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LG to show 55-inch OLED TV at CES


January 2, 2012

LG's 55-inch OLED TV

LG's 55-inch OLED TV

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Each January the Consumer Electronics Show (CES) is the venue for consumer electronics companies to unveil their upcoming goods as well as some milestone products. This year LG Electronics plans to show the world's largest OLED TV - a 55-inch display that's just 4 mm thin and weighs a mere 7.5 kg.

The new HDTV uses advanced OLED (organic light-emitting diode) technology with "4-Color Pixels and Color Refiner" features that generate natural, accurate colors without jaggies and other imperfections. With the 4-Color Pixels feature, each pixel uses a set of four colors - red, green, blue and white - which expands on the common RGB (red, green, blue) setup. The TVs are also 1,000 times faster than LED/LCD displays according to LG.

OLED is a carbon-based technology that uses thin films of organic materials between two conductors to transmit an image and requires no backlight to project a bright image. The technology was originally limited to smaller displays such as MP3 players, cell phones and devices with small screens. Technology advances have now allowed for TV sets using OLED technology. Although they look fantastic, the small selection of OLED TVs that have entered the market in recent times haven't exactly set the world alight in terms of sales due to high prices when compared to the alternatives.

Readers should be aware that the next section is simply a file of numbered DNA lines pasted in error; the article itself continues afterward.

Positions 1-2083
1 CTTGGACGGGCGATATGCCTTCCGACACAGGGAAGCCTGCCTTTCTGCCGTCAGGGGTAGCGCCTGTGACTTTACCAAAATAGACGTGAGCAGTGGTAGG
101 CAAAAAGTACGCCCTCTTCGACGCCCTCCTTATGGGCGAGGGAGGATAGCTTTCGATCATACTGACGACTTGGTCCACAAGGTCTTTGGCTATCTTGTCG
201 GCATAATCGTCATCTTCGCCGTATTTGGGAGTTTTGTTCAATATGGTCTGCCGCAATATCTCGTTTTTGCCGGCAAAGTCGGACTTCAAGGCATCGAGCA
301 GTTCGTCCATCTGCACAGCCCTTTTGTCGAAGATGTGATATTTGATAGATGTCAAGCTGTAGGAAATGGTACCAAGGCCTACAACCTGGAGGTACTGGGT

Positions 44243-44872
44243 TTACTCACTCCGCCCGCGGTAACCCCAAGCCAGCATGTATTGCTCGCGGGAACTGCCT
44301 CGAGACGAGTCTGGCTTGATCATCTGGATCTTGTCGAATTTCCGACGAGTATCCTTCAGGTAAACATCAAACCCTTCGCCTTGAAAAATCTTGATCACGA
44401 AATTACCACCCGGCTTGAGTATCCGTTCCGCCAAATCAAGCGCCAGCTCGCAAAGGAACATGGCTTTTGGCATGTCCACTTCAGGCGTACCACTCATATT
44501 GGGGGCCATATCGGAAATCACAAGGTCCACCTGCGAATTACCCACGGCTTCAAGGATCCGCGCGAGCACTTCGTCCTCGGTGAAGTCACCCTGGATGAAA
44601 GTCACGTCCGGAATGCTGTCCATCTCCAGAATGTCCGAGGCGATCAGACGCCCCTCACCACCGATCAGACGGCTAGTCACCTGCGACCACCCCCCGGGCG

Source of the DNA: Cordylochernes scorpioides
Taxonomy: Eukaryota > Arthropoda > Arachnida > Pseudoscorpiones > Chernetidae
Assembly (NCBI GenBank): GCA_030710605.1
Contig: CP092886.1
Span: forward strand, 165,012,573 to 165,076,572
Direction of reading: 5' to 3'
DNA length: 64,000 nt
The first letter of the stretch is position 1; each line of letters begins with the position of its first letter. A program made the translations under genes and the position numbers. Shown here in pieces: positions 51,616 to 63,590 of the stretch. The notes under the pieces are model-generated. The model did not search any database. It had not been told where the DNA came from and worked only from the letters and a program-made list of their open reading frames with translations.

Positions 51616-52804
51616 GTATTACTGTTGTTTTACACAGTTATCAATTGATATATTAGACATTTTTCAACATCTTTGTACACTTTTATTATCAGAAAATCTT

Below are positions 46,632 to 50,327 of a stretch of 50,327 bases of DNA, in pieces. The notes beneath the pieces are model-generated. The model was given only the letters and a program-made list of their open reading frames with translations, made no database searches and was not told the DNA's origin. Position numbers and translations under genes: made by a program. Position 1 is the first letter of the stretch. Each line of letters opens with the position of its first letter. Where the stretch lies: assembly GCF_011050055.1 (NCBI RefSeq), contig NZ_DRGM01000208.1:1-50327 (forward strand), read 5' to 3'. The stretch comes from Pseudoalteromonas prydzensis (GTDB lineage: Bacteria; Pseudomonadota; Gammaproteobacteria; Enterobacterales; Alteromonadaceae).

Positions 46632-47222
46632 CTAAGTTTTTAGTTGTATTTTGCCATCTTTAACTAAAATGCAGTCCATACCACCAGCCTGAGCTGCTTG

The Korean consumer electronics manufacturer will also use CES to unveil its 84-inch Ultra Definition set, which has 8 million pixels.

About the Author
Enid Burns Enid began her freelance writing career reviewing video games after spending several hundred dollars upgrading a DOS-based machine to get Syndicate to run. Since then she's added coverage of mobile phones, consumer electronics and online advertising to her writing portfolio. Essentially, she's fascinated by shiny objects and making them light up. All articles by Enid Burns

How does the LG OLED technology compare to the Sharp 4 color Quatron system that has been out for a year or more? The obvious difference being white vs yellow as the fourth color...

Gerald Bohmer Jr

I want one outside my bedroom window, with a Hawaiian beach scene video, on a loop.


I have a Pioneer plasma still in my home from 2002 (twn years ago)...it was a 720p 50\" for $7000. Now something similar goes for $500, if that.

OLED prices will be very reasonable in 10 years, and even LED/LCD will seem archaic technology.


I wonder how many hours you will get out of the OLED technology. I remember a few years back that OLEDs had a life cycle of only a few thousand hours.

Lawrence Lopata
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